Often my inbox is overflowing - like most of us there’s a constant need to be always on. Late one rainy Sunday afternoon, I was struggling to get through my inbox. Luckily, I didn’t overlook an invite to ride the inaugural Reef to Reef, a four-day MTB stage race in Cairns, Australia.
There was only two-weeks from committing to the event and flying to the event, and I needed to get a mountain bike. I know this seems odd, but I was between bikes and didn’t think I’d be needing a XC whippet for a stage race – especially in our bleaker months.
My first choice was the new Yeti SB100. This rig has had plenty of hype over the past few months, and I figured 100mm of Yeti’s pedal-friendly Infinity Link suspension, along with a new-skool geometry (a bit slacker than traditional XC race bikes) would be ideal for me and for the event. The bike showed up a day before I was due to leave, so I didn’t even have time to pull it out of the bike bag—let alone ride it.
Cairns, which is situated pretty close to the equator, so my hoodie was replaced with a tee-shirt. This is the perfect destination for two-wheeled antics in a not-too-far from home location. Early the first morning, I brewed a quick cuppa’, thought about what may lay ahead, got my s*** sorted and met my riding mate, Andrew Pike (Pikey).
A 20km Time Trail was on the menu for stage one, and it would be served at the Smithfield MTB Park, host to various UCI World Cup and World Championship events. The start time was counted down, and Andrew pedalled out 15 seconds in-front of me. We were both in the solo category, and I didn’t really care about placing but wanted to get an upper-hand on Pikey. He, like me, was underdone and this was his first mountain bike stage race as well. The SB100 was at home on the smooth, flowing and lush trails of Smithfield. As I picked up and passed Pikey, I kept pushing the envelope. The elevation gain was off the charts, but that meant the final descent was long, technical, flowing with jumps, berms and the smooth red rainforest dirt held the tyres so well! Crossing the finish line closely, we rocked over to the beer tent.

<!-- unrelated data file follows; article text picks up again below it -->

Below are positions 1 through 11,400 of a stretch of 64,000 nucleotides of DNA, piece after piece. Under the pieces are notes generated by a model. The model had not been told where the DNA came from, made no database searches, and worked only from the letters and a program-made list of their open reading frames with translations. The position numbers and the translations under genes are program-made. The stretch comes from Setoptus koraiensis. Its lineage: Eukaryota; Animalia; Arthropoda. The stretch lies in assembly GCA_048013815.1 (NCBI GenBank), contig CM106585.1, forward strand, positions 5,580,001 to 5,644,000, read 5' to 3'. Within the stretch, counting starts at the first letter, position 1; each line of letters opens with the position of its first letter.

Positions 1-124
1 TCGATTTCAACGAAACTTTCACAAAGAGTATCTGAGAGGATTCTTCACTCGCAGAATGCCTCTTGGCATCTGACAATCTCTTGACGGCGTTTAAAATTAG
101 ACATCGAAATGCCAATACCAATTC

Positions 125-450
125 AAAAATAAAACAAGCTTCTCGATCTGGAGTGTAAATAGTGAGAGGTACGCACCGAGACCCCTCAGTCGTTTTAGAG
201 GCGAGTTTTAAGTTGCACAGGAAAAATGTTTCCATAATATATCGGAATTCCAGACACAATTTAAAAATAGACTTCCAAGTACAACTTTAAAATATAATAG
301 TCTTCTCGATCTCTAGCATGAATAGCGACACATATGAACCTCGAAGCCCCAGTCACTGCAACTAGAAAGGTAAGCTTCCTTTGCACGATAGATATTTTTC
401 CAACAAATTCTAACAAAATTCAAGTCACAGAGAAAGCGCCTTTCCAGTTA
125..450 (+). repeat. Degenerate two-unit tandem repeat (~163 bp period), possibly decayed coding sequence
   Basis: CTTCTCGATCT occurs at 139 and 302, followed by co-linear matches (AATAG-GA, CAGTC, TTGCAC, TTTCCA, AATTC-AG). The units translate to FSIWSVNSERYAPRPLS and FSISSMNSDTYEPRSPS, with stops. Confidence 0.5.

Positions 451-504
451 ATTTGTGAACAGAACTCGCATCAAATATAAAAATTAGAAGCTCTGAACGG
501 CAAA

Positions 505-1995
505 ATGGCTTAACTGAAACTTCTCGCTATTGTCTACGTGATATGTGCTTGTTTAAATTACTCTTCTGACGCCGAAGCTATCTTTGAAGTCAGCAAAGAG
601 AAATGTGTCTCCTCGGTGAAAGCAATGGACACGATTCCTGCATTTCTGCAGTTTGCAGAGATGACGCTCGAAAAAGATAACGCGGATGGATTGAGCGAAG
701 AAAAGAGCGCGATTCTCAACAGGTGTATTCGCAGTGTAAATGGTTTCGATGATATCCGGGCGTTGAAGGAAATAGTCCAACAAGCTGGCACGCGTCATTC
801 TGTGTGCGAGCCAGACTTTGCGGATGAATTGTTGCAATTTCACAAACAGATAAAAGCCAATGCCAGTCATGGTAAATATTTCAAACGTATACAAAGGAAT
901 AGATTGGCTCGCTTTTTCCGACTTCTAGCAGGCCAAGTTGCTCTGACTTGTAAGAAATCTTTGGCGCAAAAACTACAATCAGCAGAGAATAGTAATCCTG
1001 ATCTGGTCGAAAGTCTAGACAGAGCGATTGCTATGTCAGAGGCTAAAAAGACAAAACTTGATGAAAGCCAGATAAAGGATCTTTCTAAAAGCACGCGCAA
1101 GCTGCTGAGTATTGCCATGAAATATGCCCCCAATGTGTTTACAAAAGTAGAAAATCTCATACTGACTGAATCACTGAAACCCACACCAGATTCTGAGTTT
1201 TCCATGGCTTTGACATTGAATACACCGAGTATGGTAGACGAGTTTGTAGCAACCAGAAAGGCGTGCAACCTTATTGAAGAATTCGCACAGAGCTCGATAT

Davies Creek Mountain Bike Park played host to stage two. The hard-packed, fast and flowy single tracks were situated around an hour out of Cairns. This meant, we’d need to be organised! However, the day started with misadventures; we started with a poorly managed time schedule, which meant we piled into our Jucy Rental, searched the Google maps and pegged it to the start line, only to arrive 10mins late! The race announcers were calling the start; we kitted up and then embarked on our ride. Behind the field, we tried to make up some time. After around 30 minutes of riding we picked up some riders not racing so much as just stoked to be out there. There were a few characters and as we got chatting we dropped the need to be on a certain time, or even pick up the field.
As the day went on we started to get into our groove; we were railing the berms, and pedalling the flat sections – hard. My legs were feeling great, and the bike was getting better. In and out of the saddle the SB100 climbed well, and it allowed me to accelerate over the top of the climbs and onto the singletrack sections. Clipping a tree with my bars in a tight singletrack section, I went down but bounced back up with a few grazes and a twisted bar. Pikey, said we should just roll to the finish line and I agreed. I could hear the announcer calling riders home; we must have been around a 1km away and then Pikey crashed, badly. He got up, but he was super ginger and his breathing was shallow. We suspected a broken rib and both crawled to the line.